Health News Roundup

Why fighting the coronavirus is tough in cities like Hartford, and more in this week’s roundup

Fighting coronavirus is tough in Hartford and other cities, where apartments, crowded buses and extended families make social distancing a challenge 
Rebecca Lurye, The Hartford Courant, April 27
As infections and deaths in cities like Hartford continue to climb, officials are increasingly focusing on how social distancing poses an extra challenge to those navigating multi-generational households, crowded buses, streets dotted with open bodegas and elevators and hallways that make six foot buffers impossible. Many people in the cities are also the pandemic’s first responders and essential workers, risking exposure to the virus every time they head to work in health care, safety, transportation, sanitation and retail. Others are among the hundreds of thousands of people statewide who’ve lost work during the state shutdown, and while they’re tasked with staying home, many now rely on trips to busy food pantries and meal pickups.
Related: In a crowded city, leaders struggle to separate the sick from the well

‘Would this population of caregivers be treated differently if they were white, and male, and wealthy?’
Keith M. Phaneuf, Jacqueline Rabe Thomas, The Connecticut Mirror, April 24
With the coronavirus pandemic ravaging nursing homes across the country, there is a lack of attention being paid to protecting the low-wage workers fighting the virus while caring for the elderly. In CT, more than 1,000 union members – one-seventh of the entire unionized workforce in nursing homes – either have tested positive for COVID-19 or have been quarantined for showing symptoms. A majority of these workers are minority women and there have been questions raised about whether the nursing homes are providing adequate access to protective equipment to keep their workers safe.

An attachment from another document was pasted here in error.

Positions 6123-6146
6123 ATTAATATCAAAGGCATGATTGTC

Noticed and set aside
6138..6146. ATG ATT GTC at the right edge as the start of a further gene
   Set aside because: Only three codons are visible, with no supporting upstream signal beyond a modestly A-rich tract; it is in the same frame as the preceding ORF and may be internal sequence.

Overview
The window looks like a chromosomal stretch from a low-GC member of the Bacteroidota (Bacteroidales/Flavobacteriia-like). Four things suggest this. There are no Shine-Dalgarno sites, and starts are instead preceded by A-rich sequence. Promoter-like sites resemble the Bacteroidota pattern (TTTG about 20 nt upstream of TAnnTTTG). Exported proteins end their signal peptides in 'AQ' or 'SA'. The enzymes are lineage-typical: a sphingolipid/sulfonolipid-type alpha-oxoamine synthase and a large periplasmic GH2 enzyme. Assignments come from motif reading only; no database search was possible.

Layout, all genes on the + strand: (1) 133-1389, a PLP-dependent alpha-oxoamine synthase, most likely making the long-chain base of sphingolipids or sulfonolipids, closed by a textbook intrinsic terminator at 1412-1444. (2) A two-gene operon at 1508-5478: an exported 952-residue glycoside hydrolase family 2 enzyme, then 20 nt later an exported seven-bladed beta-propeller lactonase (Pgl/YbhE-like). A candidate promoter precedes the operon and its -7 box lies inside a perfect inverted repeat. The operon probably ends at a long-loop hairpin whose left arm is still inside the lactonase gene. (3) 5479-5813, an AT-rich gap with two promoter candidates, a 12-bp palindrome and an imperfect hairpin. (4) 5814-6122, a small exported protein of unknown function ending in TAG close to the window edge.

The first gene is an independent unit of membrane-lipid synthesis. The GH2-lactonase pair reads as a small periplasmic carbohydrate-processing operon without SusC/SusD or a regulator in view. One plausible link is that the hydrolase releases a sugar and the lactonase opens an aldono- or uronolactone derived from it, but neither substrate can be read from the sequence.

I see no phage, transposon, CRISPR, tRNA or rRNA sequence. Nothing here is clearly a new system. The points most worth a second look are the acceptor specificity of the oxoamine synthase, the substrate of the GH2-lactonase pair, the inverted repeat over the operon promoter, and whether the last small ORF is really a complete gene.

Opinion: How COVID-19 is a perfect storm for black Americans
Kenneth R. Alleyne, The Washington Post, April 26
As America fights its war against the novel coronavirus, there is a separate battle being fought by African Americans. This battle finds them outmatched, underresourced, undersupported and undertested. It is a fight none would call fair. Many factors have fueled the racial disparities in COVID-19 outcomes: lower access to health care and higher rates of asthma, diabetes and heart disease. There are social, economic and political reasons for these lopsided outcomes. We call them the “social determinants of health.”

CT Latinos suffer high COVID-19 infection rates as their jobs force public interaction 
Ana Radelat, The Connecticut Mirror, April 29
When Wanda Valdez-Jablonecki returns home from her job as a Stop & Shop cashier, she follows the same decontamination routine. First, she takes off her shoes and sprays them with Lysol before she steps into the kitchen. Then she strips off her clothes, sprays the hospital mask she wore with disinfectant and throws her gloves into a special trash can that is lined and has a lid, and uses disinfectant wipes to clean her wallet. Lastly, she takes a shower. She’s adopted the routine because, like many of the state’s Latinos who are still employed in jobs that bring them in close contact with the public, she could pay a high price if she isn’t vigilant during the coronavirus pandemic. Latinos have much higher infection rates than non-Hispanic whites, both in Connecticut and across the nation.

Coronavirus testing data further illustrates racial disparities in CT
Justin Papp, Danbury News-Times, April 25
Data from a new testing center in New Haven, opened by the state in conjunction with Abbott Laboratories and CVS, show that white Connecticut residents tested for the coronavirus returned positive results 8 percent of the time, while black residents tested positive between 30 and 35 percent of the time. Statewide, black people comprise roughly 12 percent of the population, yet have accounted for roughly 19 percent of all confirmed cases (in which a race was reported) and roughly 16 percent of COVID-related deaths.